Aquaponic Gardening

Here are my notes from book "Aquaponic Gardening - a step-by-step guide to raising vegetables and fish together" by Sylvia Bernstein.


Nice book about how plants and fish can coexist together promissing "fresh fish and vegetables, grown hassle-free at home". To me it doesn't seems so hassle-free, there are many details to catch and a big home with land is needed, in some not too cold climate, for aquaponics to be some real source of food, still it can because a worth it and noble hobby I'm sure. One new thing I've learned is that plants don't really need soil to grow. Of course under special circumstances and that is that the nutrition comes from fish, not from soil with microorganisms. Another interesting fact is, how important oxygen in water is for both fish and plants. You can drown you plants roots with oxygen deficient water. In other words, the water has to flow and exchange to be of good quality. Just out of curiosity I've asked my friend Hamish Graham, an expert on oxygen for people, it oxygen in water makes any difference for people too and he told me that not really. But for plants and water life it's essential.

  • p5 see www.aquaponics.org.uk
  • p12 Becaue it was unrealistic to think that I could live off blogging and running a niche community, that winter my husband and I also started a company called The Aquaponic Source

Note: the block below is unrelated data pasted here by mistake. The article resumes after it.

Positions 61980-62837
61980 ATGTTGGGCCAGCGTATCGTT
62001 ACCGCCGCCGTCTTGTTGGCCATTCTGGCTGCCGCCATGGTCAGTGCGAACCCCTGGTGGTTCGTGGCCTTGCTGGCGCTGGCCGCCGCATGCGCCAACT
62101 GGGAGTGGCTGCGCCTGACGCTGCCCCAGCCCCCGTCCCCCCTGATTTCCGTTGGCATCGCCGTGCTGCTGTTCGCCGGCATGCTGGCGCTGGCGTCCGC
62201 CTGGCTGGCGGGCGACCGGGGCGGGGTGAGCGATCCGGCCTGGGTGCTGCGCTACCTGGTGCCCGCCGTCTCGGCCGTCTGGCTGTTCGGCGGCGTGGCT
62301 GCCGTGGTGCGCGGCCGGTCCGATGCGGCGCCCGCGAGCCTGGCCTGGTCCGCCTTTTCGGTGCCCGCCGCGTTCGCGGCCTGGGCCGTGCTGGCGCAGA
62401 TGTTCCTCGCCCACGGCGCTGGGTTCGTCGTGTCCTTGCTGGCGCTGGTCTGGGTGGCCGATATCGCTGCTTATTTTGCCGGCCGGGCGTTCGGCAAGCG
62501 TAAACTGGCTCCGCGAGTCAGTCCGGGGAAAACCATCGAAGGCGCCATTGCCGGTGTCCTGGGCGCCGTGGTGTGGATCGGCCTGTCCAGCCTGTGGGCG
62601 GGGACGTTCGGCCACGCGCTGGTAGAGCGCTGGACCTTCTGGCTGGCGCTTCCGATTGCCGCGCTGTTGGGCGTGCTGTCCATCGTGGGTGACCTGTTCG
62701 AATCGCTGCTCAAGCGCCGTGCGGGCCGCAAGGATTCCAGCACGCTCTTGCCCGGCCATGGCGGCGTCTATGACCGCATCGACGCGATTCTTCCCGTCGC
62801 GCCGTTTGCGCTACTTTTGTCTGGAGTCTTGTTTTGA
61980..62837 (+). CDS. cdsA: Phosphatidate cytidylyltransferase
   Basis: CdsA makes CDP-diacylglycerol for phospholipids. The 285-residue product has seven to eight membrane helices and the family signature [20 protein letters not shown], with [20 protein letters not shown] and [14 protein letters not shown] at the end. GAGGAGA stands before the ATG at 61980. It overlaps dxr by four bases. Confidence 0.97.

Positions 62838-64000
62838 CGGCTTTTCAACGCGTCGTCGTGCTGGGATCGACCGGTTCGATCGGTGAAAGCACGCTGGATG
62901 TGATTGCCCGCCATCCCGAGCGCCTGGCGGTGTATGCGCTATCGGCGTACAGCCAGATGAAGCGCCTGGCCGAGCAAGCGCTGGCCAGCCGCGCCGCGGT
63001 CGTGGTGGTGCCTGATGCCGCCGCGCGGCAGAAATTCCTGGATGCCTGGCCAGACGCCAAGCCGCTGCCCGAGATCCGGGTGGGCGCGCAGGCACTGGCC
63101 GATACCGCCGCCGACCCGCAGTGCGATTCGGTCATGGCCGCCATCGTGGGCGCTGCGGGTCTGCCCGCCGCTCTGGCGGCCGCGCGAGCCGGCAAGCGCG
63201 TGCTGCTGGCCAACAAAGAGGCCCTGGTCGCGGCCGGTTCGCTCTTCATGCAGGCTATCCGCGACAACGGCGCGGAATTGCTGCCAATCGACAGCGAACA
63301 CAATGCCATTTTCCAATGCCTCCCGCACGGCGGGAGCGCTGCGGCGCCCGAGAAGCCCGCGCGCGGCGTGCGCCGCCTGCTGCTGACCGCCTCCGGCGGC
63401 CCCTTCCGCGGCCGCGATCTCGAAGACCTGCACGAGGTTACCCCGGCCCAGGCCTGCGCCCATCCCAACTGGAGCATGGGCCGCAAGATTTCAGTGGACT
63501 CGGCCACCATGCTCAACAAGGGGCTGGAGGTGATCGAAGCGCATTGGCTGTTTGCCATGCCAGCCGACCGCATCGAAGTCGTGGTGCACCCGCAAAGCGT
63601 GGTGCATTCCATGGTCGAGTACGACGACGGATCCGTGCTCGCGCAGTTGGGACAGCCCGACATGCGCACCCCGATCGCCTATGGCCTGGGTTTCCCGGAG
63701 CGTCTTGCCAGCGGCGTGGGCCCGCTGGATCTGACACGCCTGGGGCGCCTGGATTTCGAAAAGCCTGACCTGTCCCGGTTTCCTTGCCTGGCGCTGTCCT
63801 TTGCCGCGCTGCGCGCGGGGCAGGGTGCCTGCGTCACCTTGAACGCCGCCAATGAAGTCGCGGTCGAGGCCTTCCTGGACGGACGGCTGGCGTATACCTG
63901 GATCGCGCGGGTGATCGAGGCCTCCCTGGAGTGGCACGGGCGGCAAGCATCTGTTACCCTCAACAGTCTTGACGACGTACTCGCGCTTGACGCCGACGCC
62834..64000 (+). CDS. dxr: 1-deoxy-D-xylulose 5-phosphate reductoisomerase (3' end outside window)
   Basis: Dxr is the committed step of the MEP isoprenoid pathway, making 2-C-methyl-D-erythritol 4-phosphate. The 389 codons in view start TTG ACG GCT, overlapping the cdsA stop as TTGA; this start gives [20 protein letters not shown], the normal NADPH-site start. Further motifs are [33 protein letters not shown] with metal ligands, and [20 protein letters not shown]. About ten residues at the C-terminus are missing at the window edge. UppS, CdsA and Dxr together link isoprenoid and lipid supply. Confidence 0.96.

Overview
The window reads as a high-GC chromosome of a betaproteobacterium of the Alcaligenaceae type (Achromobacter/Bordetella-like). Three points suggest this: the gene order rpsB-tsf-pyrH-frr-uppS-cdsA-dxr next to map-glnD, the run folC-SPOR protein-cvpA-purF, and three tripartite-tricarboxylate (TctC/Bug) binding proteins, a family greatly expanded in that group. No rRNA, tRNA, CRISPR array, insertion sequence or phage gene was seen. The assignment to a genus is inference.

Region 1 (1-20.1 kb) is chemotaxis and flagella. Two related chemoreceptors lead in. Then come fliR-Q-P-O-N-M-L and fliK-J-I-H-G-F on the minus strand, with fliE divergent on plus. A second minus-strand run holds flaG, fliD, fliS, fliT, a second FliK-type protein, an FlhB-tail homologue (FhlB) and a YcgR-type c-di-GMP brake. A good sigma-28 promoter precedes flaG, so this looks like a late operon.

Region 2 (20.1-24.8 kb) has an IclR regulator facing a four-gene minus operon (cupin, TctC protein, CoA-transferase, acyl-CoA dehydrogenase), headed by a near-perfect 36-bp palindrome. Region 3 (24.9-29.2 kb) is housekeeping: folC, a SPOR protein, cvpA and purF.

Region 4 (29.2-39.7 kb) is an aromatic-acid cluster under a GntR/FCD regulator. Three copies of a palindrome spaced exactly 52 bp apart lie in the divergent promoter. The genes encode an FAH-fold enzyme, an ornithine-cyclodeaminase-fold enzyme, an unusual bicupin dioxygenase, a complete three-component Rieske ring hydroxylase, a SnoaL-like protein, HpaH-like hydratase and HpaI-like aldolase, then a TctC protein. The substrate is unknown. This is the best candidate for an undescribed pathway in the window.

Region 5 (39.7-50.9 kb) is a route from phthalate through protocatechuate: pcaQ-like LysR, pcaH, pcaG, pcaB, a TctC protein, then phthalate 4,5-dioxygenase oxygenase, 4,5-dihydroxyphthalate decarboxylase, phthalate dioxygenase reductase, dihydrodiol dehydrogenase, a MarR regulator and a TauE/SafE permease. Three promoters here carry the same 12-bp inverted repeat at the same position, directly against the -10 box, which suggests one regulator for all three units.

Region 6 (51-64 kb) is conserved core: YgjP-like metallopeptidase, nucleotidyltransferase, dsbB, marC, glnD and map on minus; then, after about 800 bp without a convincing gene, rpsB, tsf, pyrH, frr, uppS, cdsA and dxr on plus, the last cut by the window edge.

• p21 Aquaponics is the cultivation of fish and plants together in a constructed, recirculating ecosystem utilizing natural bacterial cycles to convert fish waste to plant nutrients. This is an environmentally friendly, natural food-growing method that harnesses the best attributes of aquaculture and hydroponics without the need to discard any water or filtrate or add chemical fertilizers. --Aquaponic Gardening Community, November 2010
  • p22
  • p61 So let's say you start your system in early May and it takes six weeks to "cycle" (start the biofilter), and you are using the fishless cycling technique we discuss in a later chapter. You can now introduce your fish, which you have hopefully selected to match the temperatures you will be expecting over the summer, A common choice is tilapia. The most readily available tilapia will be fingerling size (about two inches long). Those will take nine to twelve months to grow out to harvestable, plate-size fish, depending on their original size, how ideal their conditions are and their feeding regime. This takes you into something between March and June of the following year! Your plants will have long since died, and the power bill for heating your fish tank over the winter will be extreme!
  • p65 Ask anyone who has an active greenhouse, especially an aquaponics greenhouse, and they will tell you what a special place or renewal it is for them.
  • p67 You may want to look for back-up aerators used for keeping minnows alive; you might find some at a sport fishing store.
  • p86 Become friends with rubber gaskets and marine grade silicone.
  • p88 Finally, these recommendations assume a fish stocking ratio of 1kg mature fish per 40-80 litres.
  • p95 The best way to paint your IBCs is with an automotive plastic primer, then use an industrial grade spray enamel as a top coat.